a few years back a friend and teacher handed me the idea of recording short & strange little compositions every day and putting them up on Myspace (did I say a *few* years? I meant: half a dozen). obviously, if you know me you know there is no way I was able to get a track up every day. indeed, i barely did it every month for about a year. typically, they’d be some unexceptional solo pieces or new songs sketches I was working on or just parts of interesting jams that to which I was privy. rarely anything truly memorable, but often quite musically droll (if i do say so myself).
at any rate, I recently found myself with ten minutes to kill after a lesson and before a rehearsal up in Long Island City. I closed the door in the big, echoey room at the music school and hit record and played the first song I could think of. Actually, this song has been on my mind quite frequently of late. Apart from being a gorgeous example of just how fine a Gershwin Ballad can be, it is also of significant emotional and developmental value.
“How Long Has This Been Going On?” is a tune that I had to play for a singer when I was a junior in college. meaning, I could barely play the piano at all. it was a song for which I had to go to my piano mentor- John Esposito — and ask, “how do you play this?” But also, I learned the words of the song from the Bard jazz vocal teacher, Pamela Pentony — along with some of the tricky phrasing. for me, this was on of my first pieces where I thought I was playing some real shit (even though, looking back, I’m sure it was hardly that good at the time).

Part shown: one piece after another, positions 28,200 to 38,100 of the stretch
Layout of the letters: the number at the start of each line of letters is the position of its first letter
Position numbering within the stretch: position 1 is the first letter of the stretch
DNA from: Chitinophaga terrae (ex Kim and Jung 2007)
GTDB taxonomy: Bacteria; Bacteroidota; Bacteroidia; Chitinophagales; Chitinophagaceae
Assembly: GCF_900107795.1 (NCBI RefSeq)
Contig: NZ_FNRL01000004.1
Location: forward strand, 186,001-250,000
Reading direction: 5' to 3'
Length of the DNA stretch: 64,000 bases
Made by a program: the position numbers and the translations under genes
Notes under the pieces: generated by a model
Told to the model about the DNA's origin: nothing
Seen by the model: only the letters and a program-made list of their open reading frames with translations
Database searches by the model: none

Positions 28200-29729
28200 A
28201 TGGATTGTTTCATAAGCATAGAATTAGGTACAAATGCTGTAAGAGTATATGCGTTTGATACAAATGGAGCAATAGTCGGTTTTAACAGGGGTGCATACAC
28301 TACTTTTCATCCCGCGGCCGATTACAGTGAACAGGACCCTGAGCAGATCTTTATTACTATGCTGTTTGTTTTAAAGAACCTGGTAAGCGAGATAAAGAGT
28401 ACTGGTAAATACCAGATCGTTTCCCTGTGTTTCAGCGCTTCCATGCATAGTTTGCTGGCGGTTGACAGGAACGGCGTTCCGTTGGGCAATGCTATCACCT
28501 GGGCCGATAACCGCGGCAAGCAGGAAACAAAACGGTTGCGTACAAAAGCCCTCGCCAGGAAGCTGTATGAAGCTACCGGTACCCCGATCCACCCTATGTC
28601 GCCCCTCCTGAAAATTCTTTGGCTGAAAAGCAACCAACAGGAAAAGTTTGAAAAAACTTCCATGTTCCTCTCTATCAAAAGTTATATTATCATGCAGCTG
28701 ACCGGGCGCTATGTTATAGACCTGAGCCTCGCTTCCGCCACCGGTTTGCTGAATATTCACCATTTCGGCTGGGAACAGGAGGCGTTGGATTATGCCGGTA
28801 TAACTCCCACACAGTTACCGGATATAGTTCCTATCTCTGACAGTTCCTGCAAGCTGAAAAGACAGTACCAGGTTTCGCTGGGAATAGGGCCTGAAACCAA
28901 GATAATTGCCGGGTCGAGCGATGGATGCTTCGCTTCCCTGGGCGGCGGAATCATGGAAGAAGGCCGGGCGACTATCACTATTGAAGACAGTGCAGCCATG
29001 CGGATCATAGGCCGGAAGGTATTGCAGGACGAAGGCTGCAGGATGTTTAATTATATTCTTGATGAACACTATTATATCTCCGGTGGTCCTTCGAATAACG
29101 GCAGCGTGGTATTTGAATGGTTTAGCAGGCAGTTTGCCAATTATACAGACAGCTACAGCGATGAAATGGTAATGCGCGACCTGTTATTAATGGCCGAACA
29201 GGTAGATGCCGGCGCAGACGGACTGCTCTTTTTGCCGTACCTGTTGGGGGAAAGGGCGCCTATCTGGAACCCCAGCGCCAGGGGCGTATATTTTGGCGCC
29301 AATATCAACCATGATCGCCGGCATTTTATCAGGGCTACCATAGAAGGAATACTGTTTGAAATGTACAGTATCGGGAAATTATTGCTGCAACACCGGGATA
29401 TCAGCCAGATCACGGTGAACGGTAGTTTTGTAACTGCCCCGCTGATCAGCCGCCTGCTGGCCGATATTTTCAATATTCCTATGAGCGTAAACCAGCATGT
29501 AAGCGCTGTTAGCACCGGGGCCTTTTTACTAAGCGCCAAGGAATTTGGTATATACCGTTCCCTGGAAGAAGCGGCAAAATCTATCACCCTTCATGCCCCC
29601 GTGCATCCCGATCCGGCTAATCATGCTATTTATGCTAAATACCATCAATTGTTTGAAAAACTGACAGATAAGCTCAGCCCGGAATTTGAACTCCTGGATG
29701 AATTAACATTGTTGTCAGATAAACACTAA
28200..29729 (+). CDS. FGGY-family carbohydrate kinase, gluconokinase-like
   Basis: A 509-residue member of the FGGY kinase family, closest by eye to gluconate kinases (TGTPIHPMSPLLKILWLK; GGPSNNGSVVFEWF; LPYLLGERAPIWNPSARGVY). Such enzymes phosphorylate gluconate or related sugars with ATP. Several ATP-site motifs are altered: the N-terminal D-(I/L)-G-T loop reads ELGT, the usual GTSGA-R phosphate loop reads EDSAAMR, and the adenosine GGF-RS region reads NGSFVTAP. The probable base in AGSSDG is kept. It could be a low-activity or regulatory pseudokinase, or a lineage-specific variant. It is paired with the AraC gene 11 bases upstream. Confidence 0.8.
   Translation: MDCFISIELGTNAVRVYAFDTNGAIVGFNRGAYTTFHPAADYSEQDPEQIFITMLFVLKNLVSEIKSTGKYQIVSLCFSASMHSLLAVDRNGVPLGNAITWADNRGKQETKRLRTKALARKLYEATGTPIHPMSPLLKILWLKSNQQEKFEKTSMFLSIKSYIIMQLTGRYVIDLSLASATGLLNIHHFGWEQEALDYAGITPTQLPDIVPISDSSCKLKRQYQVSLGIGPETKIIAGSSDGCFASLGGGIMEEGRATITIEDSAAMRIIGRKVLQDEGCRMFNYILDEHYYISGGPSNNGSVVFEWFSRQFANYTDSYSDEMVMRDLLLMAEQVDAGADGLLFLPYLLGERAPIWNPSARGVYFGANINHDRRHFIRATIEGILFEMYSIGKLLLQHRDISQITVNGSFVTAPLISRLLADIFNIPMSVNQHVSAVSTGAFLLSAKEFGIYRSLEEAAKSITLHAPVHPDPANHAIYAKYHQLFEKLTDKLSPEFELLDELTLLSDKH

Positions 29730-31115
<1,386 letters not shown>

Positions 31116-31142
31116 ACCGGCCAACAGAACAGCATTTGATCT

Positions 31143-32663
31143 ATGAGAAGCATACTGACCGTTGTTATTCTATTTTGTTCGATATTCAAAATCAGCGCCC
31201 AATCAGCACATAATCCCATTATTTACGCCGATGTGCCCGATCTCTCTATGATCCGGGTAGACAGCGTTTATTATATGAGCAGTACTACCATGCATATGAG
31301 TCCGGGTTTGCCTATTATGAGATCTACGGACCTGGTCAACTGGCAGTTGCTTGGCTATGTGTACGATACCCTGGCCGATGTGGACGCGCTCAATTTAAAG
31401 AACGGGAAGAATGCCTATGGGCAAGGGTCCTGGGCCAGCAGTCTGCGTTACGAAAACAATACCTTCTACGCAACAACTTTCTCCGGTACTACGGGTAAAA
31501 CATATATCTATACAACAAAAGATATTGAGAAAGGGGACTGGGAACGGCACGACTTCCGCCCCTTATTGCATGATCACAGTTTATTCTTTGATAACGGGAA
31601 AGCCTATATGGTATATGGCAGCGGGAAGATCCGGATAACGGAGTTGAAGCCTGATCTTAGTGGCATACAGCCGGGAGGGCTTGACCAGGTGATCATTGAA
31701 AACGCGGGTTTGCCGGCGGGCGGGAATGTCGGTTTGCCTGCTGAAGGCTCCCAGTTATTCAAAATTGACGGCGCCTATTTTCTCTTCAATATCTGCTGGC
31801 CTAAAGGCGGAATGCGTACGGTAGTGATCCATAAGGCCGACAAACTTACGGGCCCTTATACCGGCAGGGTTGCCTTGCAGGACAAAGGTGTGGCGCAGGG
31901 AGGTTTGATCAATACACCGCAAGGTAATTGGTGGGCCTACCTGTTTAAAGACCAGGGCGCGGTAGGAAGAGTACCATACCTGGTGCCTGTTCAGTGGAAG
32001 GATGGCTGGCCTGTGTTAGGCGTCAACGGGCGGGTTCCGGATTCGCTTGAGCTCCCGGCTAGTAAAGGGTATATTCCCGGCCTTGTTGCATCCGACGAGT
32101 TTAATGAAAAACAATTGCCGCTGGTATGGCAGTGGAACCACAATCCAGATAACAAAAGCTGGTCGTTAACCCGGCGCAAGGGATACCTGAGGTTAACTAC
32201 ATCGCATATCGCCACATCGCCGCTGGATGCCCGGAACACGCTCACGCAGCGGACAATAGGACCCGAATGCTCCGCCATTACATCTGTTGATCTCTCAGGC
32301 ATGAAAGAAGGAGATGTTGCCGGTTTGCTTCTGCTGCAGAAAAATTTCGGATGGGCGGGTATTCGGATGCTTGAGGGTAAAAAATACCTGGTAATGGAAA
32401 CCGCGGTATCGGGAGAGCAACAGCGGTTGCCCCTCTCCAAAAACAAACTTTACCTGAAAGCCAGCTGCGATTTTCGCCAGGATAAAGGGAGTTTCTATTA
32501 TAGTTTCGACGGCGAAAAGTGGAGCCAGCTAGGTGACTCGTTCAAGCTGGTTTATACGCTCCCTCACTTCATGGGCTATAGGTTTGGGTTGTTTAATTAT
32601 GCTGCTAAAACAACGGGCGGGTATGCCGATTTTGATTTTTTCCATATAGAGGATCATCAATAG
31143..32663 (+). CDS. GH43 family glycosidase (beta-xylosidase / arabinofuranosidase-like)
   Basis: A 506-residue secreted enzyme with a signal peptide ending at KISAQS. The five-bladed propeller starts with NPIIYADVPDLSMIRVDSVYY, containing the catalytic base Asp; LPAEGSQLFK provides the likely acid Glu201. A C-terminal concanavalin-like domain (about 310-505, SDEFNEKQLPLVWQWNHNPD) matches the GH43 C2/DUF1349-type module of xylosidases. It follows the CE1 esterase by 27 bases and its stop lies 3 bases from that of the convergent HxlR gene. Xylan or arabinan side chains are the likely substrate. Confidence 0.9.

and yet, in recent years, it has fallen out of favor with me. of long ballads that start on the minor II chord, I’ve come to prefer Body & Soul. And I’d gotten into more complex song-writers like Cole Porter or Stephen Sondheim. but something in the air and in the water and in the Life has made me return to this song from when I was very much on the verge of musicianship. when i was still working out the very basics of music and when this song had a somewhat mystical aura of love-song perfection to me.
singing it, as I did, alone in that long rail-road room (with its tumultuous reverb) on a summer’s eve brought all of that mysticism back to me. perhaps more. you will hear the sounds of cars out on the street and the 7-train (which is right outside the window) goes by once or twice — but it all seems to fit perfectly into the scheme of things.
so, without further ado, i give to — after long hiatus in the hinterlands of my mid-twenties — a brand new akie dailyDose. this being #9.
the gears of the gods grind slow, but they grind exceeding fine.